In the preface the editors blandly assert that the grandiose claims of the Theory taught in English departments are not only compatible with “questioning” and “skepticism” but are somehow derived from just those attitudes. “Contemporary theory,” they explain, “entails a mode of questioning and analysis .  .  . skepticism toward systems, institutions, and norms.” It also involves “a readiness to take critical stands and to engage in resistance. .  .  . [It can be] more descriptively termed .  .  . cultural critique.” The “Introduction to Theory and Criticism” explains that “critique calls for a critic at once suspicious and ethical, committed to a set of values different from, or directly opposed to, those expressed in the text.”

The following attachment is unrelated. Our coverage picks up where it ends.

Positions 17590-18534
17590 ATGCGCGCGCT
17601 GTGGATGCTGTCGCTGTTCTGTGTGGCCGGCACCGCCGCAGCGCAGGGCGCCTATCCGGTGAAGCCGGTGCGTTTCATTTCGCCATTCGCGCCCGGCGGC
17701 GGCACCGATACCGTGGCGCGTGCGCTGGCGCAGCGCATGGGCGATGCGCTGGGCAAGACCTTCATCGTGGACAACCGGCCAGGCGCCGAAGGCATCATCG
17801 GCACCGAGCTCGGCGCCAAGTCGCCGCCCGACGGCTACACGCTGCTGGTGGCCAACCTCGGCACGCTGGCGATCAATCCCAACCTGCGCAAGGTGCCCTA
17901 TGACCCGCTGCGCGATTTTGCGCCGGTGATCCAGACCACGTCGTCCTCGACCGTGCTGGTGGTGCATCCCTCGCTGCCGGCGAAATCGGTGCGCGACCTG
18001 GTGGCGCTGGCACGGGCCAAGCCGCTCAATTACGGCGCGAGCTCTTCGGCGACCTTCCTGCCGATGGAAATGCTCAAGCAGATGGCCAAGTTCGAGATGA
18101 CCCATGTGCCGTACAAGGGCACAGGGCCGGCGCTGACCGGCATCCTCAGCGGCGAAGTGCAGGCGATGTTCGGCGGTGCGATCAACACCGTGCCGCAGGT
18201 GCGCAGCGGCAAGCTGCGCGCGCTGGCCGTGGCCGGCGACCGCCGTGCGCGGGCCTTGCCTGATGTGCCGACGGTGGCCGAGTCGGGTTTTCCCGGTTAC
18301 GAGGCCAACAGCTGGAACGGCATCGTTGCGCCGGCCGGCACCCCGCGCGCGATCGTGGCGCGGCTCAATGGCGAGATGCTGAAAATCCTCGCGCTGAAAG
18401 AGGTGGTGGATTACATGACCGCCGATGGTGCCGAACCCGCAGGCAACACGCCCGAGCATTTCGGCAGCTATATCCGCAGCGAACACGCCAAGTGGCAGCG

Once again, the omissions are revealing. Theorists, one is told, “engage in resistance.” Resistance to what? We are not told. The critic is skeptical toward “norms,” and yet, since he or she is (we are assured) also “ethical,” the critical theorist must endorse some norms. Which ones? No answer. At least we know the critic must have values “different from, or directly opposed to, those expressed in the text” he or she is studying. To be fair, this stance seems reasonable enough in studying some texts, such as Mein Kampf, but there are other texts, more likely to be encountered in literature courses, for which it seems less suitable. One wonders if it is absolutely necessary that the critic “engage in resistance” to the “set of values” of Middlemarch or The Ambassadors or Beloved in order to provide a theoretically sound interpretation. Perhaps it is Theory that should be “resisted.”